During this election campaign, we have had some concern that the Salvos are getting too far into the political arena, and that they should remove themselves from the affairs of the state.
This statement concerns me. I understand the purpose of separation being one of protection of the people of the state; so that my values that flow from my beliefs are not unfairly placed on those who profess no such faith. I both understand and support this notion. However, if I am called to remove myself from the advocacy of those oppressed by the unjust structures inherent in capitalist democracies simply because I have both a faith, and an allegiance to a denomination, then I will have to disagree.
Some of our greatest political activists were Christians, and were active because of their faith. William Booth, Martin Luther King Jr, William Wilberforce, President Lincoln!! To be Christian does not make you silent on issues of government. The Salvation Army must speak for those who are not heard, and they must speak to the people in power. That includes business leaders, community leaders, and yes, politicians. The Salvation Army is apolitical, and will criticise any political party or position that does not represent the needs of the most disadvantaged. We will always be, unashamedly, involved in advocacy for those most in need, and that will always involve us in the political arena and at times in fierce political debate.
And let us remember, that to be political does not mean one needs to always be critical. Very often, those engaged in politics will come to The Salvation Army and seek the wisdom of our practical experience, or ask us how a policy could be shaped. We work together, regardless of the party, to better the justice outcomes for the most disadvantaged. However, when we find that a Party is taking us down a path we believe to be detrimental, we will speak out against the policy (not the party, or the person). Politics is all around us. To turn our back on it would be to turn our back on our people. The Salvation Army will continue to work apolitically until fair outcomes are a reality for all.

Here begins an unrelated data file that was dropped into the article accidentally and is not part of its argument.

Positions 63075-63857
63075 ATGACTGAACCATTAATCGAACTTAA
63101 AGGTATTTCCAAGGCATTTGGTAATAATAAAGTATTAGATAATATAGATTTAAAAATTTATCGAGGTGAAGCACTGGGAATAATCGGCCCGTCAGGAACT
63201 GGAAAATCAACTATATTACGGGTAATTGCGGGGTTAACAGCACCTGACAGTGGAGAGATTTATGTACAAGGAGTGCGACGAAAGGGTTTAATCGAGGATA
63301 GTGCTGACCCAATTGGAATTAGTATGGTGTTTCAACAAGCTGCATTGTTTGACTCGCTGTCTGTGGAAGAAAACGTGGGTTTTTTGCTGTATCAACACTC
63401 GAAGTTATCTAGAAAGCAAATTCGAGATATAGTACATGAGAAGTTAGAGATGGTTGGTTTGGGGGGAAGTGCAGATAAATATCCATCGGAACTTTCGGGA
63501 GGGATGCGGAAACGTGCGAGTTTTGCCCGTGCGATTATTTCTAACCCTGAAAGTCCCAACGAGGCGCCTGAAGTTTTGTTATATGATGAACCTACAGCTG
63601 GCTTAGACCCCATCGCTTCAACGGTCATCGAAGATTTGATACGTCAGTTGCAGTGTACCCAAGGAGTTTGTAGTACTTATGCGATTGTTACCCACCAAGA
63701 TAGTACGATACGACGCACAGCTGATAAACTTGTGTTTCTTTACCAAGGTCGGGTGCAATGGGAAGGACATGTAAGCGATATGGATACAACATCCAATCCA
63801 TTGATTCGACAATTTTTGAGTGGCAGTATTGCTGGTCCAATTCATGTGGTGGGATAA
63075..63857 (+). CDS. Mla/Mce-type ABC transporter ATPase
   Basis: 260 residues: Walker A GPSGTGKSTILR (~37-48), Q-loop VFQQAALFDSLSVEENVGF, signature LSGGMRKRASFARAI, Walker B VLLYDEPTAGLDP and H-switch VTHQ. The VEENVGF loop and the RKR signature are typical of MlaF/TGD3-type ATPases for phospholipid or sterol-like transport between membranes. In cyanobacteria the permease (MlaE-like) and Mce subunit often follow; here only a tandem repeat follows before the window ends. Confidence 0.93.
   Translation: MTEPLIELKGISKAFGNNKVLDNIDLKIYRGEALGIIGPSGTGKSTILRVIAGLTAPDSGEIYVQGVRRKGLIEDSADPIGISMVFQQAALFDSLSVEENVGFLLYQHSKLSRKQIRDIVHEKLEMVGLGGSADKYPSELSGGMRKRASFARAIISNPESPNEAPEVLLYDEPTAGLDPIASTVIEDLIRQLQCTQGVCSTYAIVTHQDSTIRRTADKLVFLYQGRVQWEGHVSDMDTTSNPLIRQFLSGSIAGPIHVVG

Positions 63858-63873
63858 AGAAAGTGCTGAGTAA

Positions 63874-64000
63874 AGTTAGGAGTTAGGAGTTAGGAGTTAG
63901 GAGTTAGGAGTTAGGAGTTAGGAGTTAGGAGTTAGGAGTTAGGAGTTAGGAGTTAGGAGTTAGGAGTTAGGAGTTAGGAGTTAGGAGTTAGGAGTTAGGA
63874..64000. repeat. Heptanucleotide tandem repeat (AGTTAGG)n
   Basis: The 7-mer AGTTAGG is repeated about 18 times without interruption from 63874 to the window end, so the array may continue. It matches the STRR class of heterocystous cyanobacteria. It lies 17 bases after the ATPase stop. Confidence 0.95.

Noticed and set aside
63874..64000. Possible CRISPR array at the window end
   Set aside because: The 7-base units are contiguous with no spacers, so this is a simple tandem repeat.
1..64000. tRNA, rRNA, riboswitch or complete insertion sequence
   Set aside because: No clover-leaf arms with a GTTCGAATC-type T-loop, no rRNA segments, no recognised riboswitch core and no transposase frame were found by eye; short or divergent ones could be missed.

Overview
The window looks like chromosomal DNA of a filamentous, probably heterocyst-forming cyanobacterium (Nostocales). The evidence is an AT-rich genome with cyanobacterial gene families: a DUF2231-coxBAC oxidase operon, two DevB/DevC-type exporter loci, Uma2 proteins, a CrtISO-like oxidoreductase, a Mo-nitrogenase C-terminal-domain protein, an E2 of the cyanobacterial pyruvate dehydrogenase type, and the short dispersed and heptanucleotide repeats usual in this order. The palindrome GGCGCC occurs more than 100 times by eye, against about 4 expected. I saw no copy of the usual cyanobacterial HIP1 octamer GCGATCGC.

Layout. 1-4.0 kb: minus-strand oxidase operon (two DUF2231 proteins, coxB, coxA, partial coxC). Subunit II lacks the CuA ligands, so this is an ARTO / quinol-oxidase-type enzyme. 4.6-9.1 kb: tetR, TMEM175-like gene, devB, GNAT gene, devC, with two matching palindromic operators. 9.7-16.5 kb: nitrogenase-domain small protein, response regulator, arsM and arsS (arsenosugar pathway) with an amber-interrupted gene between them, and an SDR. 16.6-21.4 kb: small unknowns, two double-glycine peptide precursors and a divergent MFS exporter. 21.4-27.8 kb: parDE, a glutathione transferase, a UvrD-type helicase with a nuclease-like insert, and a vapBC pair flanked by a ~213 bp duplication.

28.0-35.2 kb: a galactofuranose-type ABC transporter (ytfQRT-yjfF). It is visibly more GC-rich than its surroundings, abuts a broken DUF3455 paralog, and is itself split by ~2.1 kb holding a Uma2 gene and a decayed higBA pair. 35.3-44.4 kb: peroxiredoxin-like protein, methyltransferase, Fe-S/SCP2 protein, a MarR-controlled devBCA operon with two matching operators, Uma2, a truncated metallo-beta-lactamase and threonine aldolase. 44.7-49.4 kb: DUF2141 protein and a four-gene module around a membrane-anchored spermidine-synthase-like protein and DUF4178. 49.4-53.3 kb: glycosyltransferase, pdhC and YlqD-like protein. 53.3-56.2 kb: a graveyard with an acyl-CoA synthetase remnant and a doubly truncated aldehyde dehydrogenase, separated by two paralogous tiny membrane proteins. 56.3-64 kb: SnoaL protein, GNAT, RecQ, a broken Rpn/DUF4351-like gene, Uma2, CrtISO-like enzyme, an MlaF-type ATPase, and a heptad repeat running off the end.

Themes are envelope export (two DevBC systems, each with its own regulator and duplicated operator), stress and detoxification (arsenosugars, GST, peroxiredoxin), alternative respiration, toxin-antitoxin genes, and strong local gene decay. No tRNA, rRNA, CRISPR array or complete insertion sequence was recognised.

Here is a Papal encyclical on this topic that I found helpful, and hope you will too:
“Founded to build the kingdom of heaven on earth rather than to acquire temporal power, the Church openly avows that the two powers—Church and State—are distinct from one another; that each is supreme in its own sphere of competency. But since the Church does dwell among men, she has the duty "of scrutinizing the signs of the times and of interpreting them in the light of the Gospel." Sharing the noblest aspirations of men and suffering when she sees these aspirations not satisfied, she wishes to help them attain their full realization. So she offers man her distinctive contribution: a global perspective on man and human realities.” ENCYCLICAL OF POPE PAUL VI ON THE DEVELOPMENT OF PEOPLES, MARCH 26, 1967